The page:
“We aren’t getting anywhere!” Martien exploded at me.
I, Maku Ibn-Selat, also known out of twig as Fecal Varnish, didn’t reply, just nodded, from the crate I was sitting on. All my plans were going very, very wrong, the ship of dreams rent stem to stern on the iceberg of practicality.
As part of my role – the legitimate one, not that this refugee of Mondrago is up to anything untowards, of course – in New Babbage, both of us knew I needed room (and thus prims) for a shop touting not only my tasty ice treats, but also other delicacies and interesting objects. Which wouldn’t have been so bad if the damnable place wasn’t so big.
“What about renting?” my humble self asked at last, “You still have that rentals system from Butler, don’t you?”
“How many prims?” the martian Grand PFV Poobah snapped. “I know you like this Art Nouveau building, don’t deny it, but it is hefty. Let’s say we replicated it: one face to the park west, the other looking over the Vernian Sea, twelve rentals.”
“Yes, exactly! This humble one suggests a mere hundred Lindens per-“
Martien’s face darkened as he extracted a blackboard and chalk. “Let us work out. I can reduce the building to seventy-seven prims, add six for the rental boards and another six for teleports into the upper floor; that is eighty-nine in all…”
This one jammed fingers into ears against the screeching chalk.
“…one hundred and seventy-eight. Now we subtract that from our maximum four hundred-three-score-and eight…”
This one felt sympathy for that poor chalk, which evidently disliked my main’s cold equations as well.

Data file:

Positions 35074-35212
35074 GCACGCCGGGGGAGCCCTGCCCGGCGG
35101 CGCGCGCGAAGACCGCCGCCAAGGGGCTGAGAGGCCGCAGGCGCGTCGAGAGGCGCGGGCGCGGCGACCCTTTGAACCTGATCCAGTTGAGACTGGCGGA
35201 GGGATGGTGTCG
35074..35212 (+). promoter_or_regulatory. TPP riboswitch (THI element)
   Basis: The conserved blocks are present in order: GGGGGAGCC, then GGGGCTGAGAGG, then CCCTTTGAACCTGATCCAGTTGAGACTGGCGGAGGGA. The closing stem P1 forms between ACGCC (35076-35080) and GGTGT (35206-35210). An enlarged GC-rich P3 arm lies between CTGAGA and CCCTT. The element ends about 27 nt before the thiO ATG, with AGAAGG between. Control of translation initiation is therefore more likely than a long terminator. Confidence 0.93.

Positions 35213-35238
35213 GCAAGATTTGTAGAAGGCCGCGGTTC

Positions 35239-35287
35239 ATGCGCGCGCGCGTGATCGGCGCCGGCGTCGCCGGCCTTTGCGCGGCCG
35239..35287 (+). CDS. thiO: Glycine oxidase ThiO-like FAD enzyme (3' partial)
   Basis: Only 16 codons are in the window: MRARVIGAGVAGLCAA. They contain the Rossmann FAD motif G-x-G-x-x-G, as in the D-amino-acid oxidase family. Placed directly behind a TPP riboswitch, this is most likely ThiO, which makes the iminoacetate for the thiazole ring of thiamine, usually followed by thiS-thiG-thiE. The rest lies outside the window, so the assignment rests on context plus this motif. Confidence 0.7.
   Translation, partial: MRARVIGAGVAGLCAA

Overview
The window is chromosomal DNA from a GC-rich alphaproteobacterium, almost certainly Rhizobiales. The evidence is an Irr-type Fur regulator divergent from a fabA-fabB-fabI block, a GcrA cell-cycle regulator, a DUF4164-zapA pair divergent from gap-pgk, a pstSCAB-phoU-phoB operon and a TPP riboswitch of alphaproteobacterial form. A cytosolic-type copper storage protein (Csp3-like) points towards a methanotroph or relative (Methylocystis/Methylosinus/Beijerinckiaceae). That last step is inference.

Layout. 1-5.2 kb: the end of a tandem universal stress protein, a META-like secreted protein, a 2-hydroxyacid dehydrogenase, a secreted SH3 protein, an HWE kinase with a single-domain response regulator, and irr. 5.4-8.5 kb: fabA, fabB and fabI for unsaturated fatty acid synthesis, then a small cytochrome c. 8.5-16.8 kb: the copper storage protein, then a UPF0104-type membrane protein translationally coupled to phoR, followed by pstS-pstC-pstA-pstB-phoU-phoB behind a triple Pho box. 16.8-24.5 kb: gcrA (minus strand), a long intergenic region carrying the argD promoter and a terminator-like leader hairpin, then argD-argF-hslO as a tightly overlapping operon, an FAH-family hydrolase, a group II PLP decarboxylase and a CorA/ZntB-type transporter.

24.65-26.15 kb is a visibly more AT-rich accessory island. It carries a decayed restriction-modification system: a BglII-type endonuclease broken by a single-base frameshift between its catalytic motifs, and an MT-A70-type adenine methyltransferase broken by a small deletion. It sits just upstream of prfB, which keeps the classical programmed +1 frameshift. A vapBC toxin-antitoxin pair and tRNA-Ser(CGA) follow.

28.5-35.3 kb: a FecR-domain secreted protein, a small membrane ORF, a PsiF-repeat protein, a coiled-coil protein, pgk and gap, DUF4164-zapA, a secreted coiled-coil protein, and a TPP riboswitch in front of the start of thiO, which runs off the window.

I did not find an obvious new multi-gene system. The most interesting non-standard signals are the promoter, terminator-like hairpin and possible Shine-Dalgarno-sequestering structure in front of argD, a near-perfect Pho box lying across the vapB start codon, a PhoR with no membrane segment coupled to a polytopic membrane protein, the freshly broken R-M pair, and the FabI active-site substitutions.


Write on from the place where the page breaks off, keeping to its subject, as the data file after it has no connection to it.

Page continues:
“…which leaves only twenty-four prims per rental.”
My broken heart bounced on my hindpaws for the umpteenth time. There was no chance anyone would settle for such a paltry sum. And furthermore…
“However, what if we made a slightly larger building facing north?”
“North?” was this one’s bewildered response.
“Yes, north! With windows east and west… Maybe an artist’s loft in the roof and so on… and then people could stroll around us to the Vernian Sea, lapping at your sorbets!”
What a concept! In this one’s mind, behold! happy shoppers wandering before us, maybe some extra rental carts and outside tables, how bohemian!
“Hello boys.” Precipitate Flood had arrived, pretty in purple, and this one noted the scent of those blasted meeroos on her. “Still alive?”
“More or less,” Martien responded, “It seems I have some remodelling to do.”
“Lovely! Will there be a place to sell my nests?”
Oh, reader, take pity on this poor sand-harried son of the sea! Visions of writhing sacks sinking brick-laden into the Vernian depths filled my head. Our master Martien glared, alas, preventing this one offering such a useful service.
“We could stuff them in the attic,” was my eventual sniff.
Martien’s ensuing silence should have warned this one.
“I could kiss you,” certainly did. This one may bear no ill will to all bar the most openly neurotic and obnoxious of manly lovers, but alas for thee! This one prefers the opposite sex.
With an alarming jig Martien departed abruptly, and left myself and my dear sister blinking at each other. “I never got the chance to suggest my scrapyard,” was my lament.